The Obama administration said Wednesday that it doesn't know how many people will take advantage of the latest extension to buy insurance on the health care exchanges, in a move that signals just how determined President Obama is to make his law's economics work.
The extension, which the administration leaked Tuesday and officially announced Wednesday, says those who tried to enroll before the March 31 deadline can have more time to finish their applications on the federally run exchanges.
Officials, though, said they won't be checking to see whether people actually tried to enroll, which means anyone can use the extension. The officials also left the cutoff date open-ended, meaning it's not clear when the final deadline will be.
"What the hell — is this, a joke?" House Speaker John A. Boehner, Ohio Republican, said Wednesday.
Critics complained bitterly about Mr. Obama's latest decision to alter parts of the law that his own party pushed through Congress.
The enrollment deadline had been extended from Feb. 15 to March 31. Now, the deadline is unclear.
It could "take a few days, it could take a week or so" to help those in line complete the process, said Julie Bataille, a spokeswoman for the Centers for Medicare and Medicaid Services, who likened the waiting consumers to voters who are still in line at the time polls are supposed to close.
She said people tend to follow the rules, so she expects those who claim the extension to have honestly made an effort to sign up earlier.
"I think it's also important to recognize that this is an official federal application for marketplace coverage," Ms. Bataille said. "Most people are truthful when applying for those benefits."
The administration took similar steps late last year to extend deadlines to help those rushing to have coverage by Jan. 1.
Several states that run their own health care exchanges have announced similar initiatives.
The Silver State Exchange in Nevada last week approved a 60-day special enrollment period for people who run into technical problems while using the insurance portals before Monday, exchange spokesman C.J. Bawden said.
Oregon announced Wednesday that it would give residents an extra month to sign up for coverage on the state-run exchange, according to news reports. Oregon's exchange has been plagued with problems, including a website that still isn't running properly six months into the enrollment period.
Congressional Republicans swiftly condemned the federal extension as yet another attempt to smooth over the wobbly rollout of Mr. Obama's signature initiative.
Democrats argued that President George W. Bush made a similar move when he rolled out his Medicare prescription drug program.
Senate Majority Leader Harry Reid, Nevada Democrat, said Republicans would have criticized the administration if it did not grant more time to enrollees who encounter technical hiccups.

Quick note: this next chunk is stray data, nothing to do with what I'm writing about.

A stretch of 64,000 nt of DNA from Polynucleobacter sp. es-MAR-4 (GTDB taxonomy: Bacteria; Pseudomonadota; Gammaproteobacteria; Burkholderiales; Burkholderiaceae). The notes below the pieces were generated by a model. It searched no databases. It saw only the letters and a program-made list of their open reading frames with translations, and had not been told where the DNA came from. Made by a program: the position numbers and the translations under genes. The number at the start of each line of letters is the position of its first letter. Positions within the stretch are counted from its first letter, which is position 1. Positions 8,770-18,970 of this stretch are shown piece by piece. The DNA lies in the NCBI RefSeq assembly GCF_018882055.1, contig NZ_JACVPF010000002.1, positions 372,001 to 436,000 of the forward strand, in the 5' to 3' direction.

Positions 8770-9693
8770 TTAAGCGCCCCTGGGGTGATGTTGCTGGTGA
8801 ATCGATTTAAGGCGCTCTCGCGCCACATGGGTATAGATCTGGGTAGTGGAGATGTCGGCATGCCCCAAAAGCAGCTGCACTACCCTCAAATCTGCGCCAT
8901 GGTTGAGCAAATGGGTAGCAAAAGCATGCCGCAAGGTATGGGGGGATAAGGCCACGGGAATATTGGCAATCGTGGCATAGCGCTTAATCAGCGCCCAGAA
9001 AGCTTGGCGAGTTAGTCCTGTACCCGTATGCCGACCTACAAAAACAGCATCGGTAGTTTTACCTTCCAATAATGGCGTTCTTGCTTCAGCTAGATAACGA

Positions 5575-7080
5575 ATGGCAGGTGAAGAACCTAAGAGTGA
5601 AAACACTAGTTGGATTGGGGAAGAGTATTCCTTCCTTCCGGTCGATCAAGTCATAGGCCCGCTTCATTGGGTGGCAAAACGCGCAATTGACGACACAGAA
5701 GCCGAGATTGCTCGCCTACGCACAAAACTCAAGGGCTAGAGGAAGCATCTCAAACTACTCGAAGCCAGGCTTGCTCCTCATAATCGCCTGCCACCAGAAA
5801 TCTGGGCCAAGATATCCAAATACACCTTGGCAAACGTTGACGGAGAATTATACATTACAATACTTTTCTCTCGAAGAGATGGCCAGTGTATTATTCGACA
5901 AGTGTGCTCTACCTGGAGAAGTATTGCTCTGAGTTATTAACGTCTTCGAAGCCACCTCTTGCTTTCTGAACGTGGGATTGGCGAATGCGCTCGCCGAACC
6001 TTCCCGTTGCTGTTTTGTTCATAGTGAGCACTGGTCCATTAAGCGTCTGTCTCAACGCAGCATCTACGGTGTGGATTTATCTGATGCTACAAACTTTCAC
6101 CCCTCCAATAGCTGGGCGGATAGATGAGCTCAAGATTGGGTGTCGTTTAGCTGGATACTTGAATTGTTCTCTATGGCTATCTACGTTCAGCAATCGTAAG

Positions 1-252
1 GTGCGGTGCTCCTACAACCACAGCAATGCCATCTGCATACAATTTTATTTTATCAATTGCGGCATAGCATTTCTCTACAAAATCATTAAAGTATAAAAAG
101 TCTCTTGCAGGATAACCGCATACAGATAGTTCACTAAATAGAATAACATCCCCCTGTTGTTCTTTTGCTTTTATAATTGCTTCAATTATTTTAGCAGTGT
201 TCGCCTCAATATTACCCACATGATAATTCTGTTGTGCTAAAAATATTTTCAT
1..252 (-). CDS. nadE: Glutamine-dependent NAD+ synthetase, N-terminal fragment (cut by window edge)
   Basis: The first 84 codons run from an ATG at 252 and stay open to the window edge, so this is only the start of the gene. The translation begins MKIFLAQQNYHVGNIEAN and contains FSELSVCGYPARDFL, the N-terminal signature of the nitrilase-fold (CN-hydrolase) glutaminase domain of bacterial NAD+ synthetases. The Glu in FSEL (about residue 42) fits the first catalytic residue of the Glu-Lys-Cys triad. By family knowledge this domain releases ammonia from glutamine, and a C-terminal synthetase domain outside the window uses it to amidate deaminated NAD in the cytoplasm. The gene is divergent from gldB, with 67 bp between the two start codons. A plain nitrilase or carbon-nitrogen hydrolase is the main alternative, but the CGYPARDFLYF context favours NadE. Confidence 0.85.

He also offered a novel reason for the allowance: Some people do not use computers.
"We have a lot of people just like this," said Mr. Reid, recounting the story of a Connecticut woman who needed in-person help. "No, it's through no fault of the Internet, because people are not educated to how to use the Internet."
Republicans said they are particularly upset because Health and Human Services Secretary Kathleen Sebelius told Congress this month that she lacked the authority to extend the long-standing cutoff date of March 31 to qualify for government-subsidized insurance this year.
Administration officials repeatedly said the deadline to enroll for private coverage on HealthCare.gov — the portal that serves three dozen states — is still Monday and that they are gearing up for high demand.
The website received 1.2 million visits and the federal call center got 390,000 calls Tuesday, and the portal can handle 100,000 users at the same time, said Kurt DelBene, a senior HHS adviser tapped this year to oversee HealthCare.gov and replace management consultant Jeff Zients, who oversaw last year's "tech surge" to correct the website's glitches.
But the administration's decision to let people self-attest that they tried to sign up by the deadline raises questions about how the federal government will know whether consumers are telling the truth.
It follows an exemption the administration added that lets Americans claim "hardship" and duck the individual mandate requiring them to have insurance coverage.
Senate Minority Leader Mitch McConnell, Kentucky Republican, said the administration has provided so much leeway that the individual mandate — a linchpin of the law that requires most Americans to hold insurance — has "basically become the legal equivalent of Swiss cheese."
As it stood, the health care law allowed the administration to make exceptions for people who wanted to sign up or alter their coverage status on the federal exchange — outside of the normal open-enrollment period — because of technical errors or a major life event, such as the birth of a child, a divorce or the loss of employer-based insurance.
Without such an exception, a person who does not seek coverage by Monday would have to wait until enrollment opens again in mid-November to seek a plan on the Obamacare marketplace and potential government subsidies to defray the cost of premiums.
Timothy Jost, a health care policy analyst at Washington and Lee University School of Law, said the administration's approach should not surprise anyone because it signaled it would not shut out people who make an effort to enroll by the deadline.
"They really could have done a better job explaining what the rules are," he said, but "I don't think they're breaking or bending any rules."
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